March canoe accident victim recalled as standout athlete, businessman, environmentalist
Jeffrey Peter Young, who died March 15 in a boating accident on Long Island Sound, was remembered at a memorial service on Sunday, March 23, in New Jersey.
According to a posting in the StarLedger in New Jersey, Young was born on May 5, 1989, and grew up in North Caldwell, N.J. He graduated with honors from West Essex High School in 2007, where he was a four-year member and a captain of the varsity tennis team, winning three Iron Hills Conference Championships and an award for his “consistent display of badassness and eloquent mannerisms/behavior towards opponents.”
The young man’s life was cut short in March when he and a companion headed out onto Long Island Sound in a canoe March 15.
Connecticut’s Environmental Conservation (EnCon) Police responded with Milford Police and Fire departments and the U.S. Coast Guard at about 2 p.m. that day to a report of an overturned canoe with two people on board. Young and a female were pulled from the Sound and taken to Milford Hospital. The female was treated for hypothermia and released. Young died at the hospital.
“Water temperatures [were] only in the upper 40s and lower 50s, which makes survivability from immersion far less due to the effects of hypothermia,” Fire Department Spokesman Greg Carman said at the time.
According to the published death notice, Young spent much of his childhood competing in tennis and swimming at Bradford Bath & Tennis Club, where he later worked summers as a lifeguard for three years.
In 2011, he earned a bachelor of science degree in marketing from Wake Forest University in North Carolina. Throughout those four years and beyond, he was a member of Sigma Pi Fraternity.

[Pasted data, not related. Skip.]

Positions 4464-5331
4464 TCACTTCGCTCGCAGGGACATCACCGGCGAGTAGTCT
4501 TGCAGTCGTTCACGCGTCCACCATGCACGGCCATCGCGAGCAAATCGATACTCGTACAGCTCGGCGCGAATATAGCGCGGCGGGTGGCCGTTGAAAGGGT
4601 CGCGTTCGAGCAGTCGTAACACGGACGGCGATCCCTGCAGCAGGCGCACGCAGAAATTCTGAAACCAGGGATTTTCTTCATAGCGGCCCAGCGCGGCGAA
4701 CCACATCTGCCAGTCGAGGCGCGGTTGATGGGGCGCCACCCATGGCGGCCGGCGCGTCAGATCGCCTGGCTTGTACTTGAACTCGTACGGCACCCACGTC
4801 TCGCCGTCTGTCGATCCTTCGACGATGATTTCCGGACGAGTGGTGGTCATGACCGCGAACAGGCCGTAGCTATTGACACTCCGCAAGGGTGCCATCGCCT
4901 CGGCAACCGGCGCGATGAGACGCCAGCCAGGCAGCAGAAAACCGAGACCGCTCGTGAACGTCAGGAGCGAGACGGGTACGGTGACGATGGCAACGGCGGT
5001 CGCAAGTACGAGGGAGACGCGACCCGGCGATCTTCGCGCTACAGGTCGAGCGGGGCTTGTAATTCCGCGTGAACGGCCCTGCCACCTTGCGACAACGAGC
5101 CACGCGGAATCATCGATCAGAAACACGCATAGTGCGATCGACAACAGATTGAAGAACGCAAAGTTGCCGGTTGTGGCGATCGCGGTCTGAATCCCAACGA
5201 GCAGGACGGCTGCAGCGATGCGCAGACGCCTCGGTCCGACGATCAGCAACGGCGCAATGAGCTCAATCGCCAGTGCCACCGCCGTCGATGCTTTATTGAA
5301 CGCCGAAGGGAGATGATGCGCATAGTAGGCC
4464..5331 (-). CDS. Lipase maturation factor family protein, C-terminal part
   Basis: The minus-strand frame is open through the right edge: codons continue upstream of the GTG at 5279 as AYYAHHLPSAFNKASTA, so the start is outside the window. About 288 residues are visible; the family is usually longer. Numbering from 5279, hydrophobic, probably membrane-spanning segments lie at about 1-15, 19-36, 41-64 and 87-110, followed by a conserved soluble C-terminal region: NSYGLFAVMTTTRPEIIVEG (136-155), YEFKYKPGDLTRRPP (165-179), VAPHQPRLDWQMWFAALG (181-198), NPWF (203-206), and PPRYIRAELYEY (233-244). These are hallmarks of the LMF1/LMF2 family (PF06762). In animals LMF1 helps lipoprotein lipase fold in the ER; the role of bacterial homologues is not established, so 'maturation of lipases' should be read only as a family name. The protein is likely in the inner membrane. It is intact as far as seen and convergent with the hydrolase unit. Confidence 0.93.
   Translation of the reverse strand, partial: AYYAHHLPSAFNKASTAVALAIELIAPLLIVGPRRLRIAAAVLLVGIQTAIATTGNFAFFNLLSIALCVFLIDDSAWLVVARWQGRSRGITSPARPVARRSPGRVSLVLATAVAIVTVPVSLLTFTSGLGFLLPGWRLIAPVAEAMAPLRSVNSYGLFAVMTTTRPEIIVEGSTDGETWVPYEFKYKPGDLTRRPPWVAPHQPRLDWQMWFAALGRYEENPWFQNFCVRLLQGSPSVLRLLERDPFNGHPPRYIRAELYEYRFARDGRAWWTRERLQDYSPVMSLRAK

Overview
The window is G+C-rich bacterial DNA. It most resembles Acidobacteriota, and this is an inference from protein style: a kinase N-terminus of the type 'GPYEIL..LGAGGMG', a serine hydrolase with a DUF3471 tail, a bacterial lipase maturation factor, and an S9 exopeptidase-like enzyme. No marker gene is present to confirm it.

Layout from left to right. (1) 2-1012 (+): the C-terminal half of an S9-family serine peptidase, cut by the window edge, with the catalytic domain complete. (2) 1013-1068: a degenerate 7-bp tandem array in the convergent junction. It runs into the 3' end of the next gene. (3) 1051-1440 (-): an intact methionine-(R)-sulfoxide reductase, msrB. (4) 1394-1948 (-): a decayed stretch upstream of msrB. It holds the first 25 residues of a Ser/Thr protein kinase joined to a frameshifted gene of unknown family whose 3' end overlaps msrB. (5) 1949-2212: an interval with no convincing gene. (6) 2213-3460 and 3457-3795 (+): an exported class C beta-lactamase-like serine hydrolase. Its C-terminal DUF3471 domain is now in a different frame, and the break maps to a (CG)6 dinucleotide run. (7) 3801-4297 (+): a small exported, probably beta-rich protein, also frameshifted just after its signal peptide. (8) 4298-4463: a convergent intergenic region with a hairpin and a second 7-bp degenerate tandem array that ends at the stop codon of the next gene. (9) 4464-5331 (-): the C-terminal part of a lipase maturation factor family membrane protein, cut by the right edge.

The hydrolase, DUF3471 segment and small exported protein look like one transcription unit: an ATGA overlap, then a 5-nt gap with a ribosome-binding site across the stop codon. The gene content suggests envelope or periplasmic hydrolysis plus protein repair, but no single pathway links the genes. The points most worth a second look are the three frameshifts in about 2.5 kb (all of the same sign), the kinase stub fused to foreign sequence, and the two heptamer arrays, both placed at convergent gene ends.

Upon graduation, Young helped market the start-up of Suburban Monk and pursued employment opportunities in Colorado, where he and his uncle rooted passionately for the Denver Broncos.
Young began working for Covanta in Morristown, N.J., in May 2012 and was promoted to account executive in December 2013. In his limited time at Covanta, he played an important role in signing an agreement with Turning Earth for one of the first commercial-scale organics recycling operations in the Northeast and was a guest speaker at Central Connecticut State University’s open president’s advisory meeting on environmental sustainability.
“Jeffrey spent his last five months living in Milford in a house on Long Island Sound in a room looking out to the sunrise,” his obituary notice states. “He spent his last day doing what he loved: hanging out with friends, playing football on the beach, and spending time on the water.”
He is survived by grandmother, Constance Young; parents, Peter and Robin Young; brother, Miles Young; uncles, Miles Hamm, Bill Young, and Roger Young; aunt, Catherine (Young) Davis, and many cousins.